Worms are parasites that live in, or sometimes on, a host animal at the expense of the host. They can occur in the gut or other internal organs, or in some cases, in locations such as the skin. Parasitic worms include roundworms (nematodes) and flat worms (flukes and tapeworms).
Spread of infection
Because worms live inside animals, they have, by necessity developed complex life cycles to spread infection to new hosts. This almost always involves a life stage outside the host that is exposed to often hostile environmental conditions.
For locations: Worms thrive in hosts where climatic conditions support their life stages out in the environment. Consequently, different worms are predominant in different climatic regions at different seasons of the year. Worms that use more than one host in their life cycle are commonly found where the climatic requirements of the parasite and its chosen intermediate host are the same.
For Hosts: Some worms are considered to be host specific i.e. they can only develop in a specific type of host, while others are less specific and can develop in a range of hosts. For example, most sheep worm species are not found in cattle, but cattle and goats share many parasites.
Inside hosts: Once inside hosts, worms move to their predilection sites i.e. preferred locations that support their developmental needs. Lungworms, for example, cannot live in the gut but their larvae pass through the gut during part of their life cycle.
Severity of infection
The severity of infection is dependent on the number and type of parasite (worm burden, and level of challenge with larval worms), and the ability of the host to both limit (resistance) and withstand infections (resilience). Worm-related factors include the relative harmfulness (pathogenicity) of worm species, the host’s genetically-determined resistance and resilience to infection, the age and class of the host, the host’s nutritional state, and management practices that predispose animals to worm intake (such as high stocking rates of young worm-susceptible cattle).
The effects of worms on cattle
Worms in the gastro-intestinal tract (gut) have the most severe pathogenic (deleterious) effects on cattle, which include:
Reduction of feed intake: The reduction of appetite of animals affected with many worm species, and consequent decreased feed intake, is an important contributor to the reduced growth rates or weight loss seen in severely worm-affected cattle.
Changes to metabolic efficiency: The cycling of nutrients within cells, especially nitrogen and phosphorous from proteins, is impaired with many worm infections, reducing the efficiency of nutrient use and therefore growth rates.
Tissue damage: Damage to the lining of the gut by worms during feeding can cause a loss of cells and their contents, requiring replacement (and hence additional protein especially), and also may be involved with the development of diarrhoea (scouring).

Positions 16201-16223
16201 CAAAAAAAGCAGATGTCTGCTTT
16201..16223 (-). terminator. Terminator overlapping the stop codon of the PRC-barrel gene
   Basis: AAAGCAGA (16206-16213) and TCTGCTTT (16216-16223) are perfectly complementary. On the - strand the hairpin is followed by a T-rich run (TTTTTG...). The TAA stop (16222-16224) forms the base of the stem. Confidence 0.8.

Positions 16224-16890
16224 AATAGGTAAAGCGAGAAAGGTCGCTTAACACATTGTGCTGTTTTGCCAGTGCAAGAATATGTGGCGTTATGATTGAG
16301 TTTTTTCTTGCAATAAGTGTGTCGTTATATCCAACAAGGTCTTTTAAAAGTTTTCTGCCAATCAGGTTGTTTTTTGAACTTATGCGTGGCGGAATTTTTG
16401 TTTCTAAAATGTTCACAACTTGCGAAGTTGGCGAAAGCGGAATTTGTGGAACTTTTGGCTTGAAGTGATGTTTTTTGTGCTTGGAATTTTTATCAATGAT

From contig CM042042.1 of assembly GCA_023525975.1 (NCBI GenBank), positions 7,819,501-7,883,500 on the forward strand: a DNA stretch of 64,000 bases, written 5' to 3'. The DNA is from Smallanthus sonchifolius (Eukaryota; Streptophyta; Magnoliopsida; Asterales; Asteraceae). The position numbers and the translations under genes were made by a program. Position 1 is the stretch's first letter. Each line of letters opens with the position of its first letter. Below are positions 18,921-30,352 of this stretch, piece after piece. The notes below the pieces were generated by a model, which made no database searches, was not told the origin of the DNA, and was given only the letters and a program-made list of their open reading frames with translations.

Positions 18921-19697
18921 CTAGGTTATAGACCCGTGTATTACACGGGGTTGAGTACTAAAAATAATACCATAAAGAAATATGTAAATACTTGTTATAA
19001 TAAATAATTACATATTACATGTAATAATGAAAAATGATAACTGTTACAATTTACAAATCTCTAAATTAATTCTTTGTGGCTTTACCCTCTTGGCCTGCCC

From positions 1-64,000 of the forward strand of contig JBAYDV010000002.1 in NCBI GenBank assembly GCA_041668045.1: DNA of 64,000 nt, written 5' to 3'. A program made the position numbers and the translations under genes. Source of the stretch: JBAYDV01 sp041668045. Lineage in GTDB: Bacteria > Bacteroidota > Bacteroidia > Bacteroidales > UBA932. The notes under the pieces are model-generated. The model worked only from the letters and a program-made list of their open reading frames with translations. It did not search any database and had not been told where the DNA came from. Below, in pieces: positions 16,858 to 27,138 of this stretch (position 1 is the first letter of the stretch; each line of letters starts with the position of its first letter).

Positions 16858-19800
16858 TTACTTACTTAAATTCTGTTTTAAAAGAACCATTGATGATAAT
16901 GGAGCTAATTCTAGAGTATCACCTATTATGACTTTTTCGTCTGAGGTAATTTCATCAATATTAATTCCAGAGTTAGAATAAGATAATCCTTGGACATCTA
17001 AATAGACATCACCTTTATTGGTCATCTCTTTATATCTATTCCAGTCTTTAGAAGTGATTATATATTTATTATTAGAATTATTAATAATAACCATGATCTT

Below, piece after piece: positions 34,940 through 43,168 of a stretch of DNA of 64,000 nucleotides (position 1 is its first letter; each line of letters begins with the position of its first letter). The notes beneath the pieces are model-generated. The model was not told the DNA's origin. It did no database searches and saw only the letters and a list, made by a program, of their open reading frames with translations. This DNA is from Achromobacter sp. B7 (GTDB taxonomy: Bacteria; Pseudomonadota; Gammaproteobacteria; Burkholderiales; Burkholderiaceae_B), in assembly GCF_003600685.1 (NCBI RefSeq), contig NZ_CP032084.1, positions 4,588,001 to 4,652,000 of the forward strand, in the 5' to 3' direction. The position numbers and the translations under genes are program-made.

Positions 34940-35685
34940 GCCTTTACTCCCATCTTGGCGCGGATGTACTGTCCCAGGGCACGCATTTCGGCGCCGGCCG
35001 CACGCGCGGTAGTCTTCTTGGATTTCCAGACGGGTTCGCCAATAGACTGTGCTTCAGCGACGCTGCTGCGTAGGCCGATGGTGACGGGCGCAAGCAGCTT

Immunological effects: The immune response to worm infection has a significant nutrient cost, especially for energy, contributing to a reduction in resources for growth and tissue repair. Inflammation of the gut due to immunological reactions caused by cellular damage, and an increased efflux of fluid, is also involved in the development of scouring.
Blood feeding: Blood feeding activities of some worm species (e.g. barber’s pole worm) cause severe haemorrhage that quickly induces anaemia, bottle jaw and un-thriftiness if stock can’t replace red blood cells faster than they are being lost to the parasite.
Disease patterns in cattle
Subclinical disease: Losses in animal productivity including decreased weight gains and body condition, altered carcass composition, a fall in milk production and lower conception rates are just some of the subclinical effects that go unnoticed unless they are regularly measured. Subclinical losses occur with small and moderate worm burdens and are a major, but often unrecognised, economic loss to the producer.
Clinical disease: Visible signs such as a loss of weight and body condition, poor growth rates, diarrhoea, anaemia and roughness of coat are clinical effects due to heavy worm infections. They are seen after productivity losses have already occurred.
Immunity to worms in cattle
A strong natural immunity to worms develops in most cattle from 15 - 18 months of age (except against liver fluke infection). Immunity begins to develop by about 4 months of age and, depending on the relative exposure to worm larvae and animal genetic factors, may be completed by 12 months of age, although for others it may take many months longer. Immunity can sometimes break down in adult stock during times of stress such as pregnancy and lactation, periods of adverse conditions and a poor plane of nutrition (although this is not as marked as occurs in sheep). Adult cows develop a very strong worm immunity (drenches are rarely required on a mob scale), but bulls are far more susceptible to infection.
The immunological response in cattle develops after worm larvae are first recognised as foreign organisms by antibodies in the bloodstream. The response leads to the production of a range of specialised cells and substances that are toxic to worms. The combined response can kill worm larvae, preventing the build-up of worm numbers, and over time, also cause expulsion of the adult worms. Worms which survive the immune attack generally produce fewer eggs, which explains the very low worm egg counts of adult cows. After a period of exposure to worm larvae an ‘immune memory’ develops, so that further exposure provokes a strong on-going worm immunity. Except under conditions that can reduce the ability to mount an immune response, including nutritional, hormonal and genetic factors, most cattle maintain a life-long immunity to worms that prevents damaging worm burdens from establishing.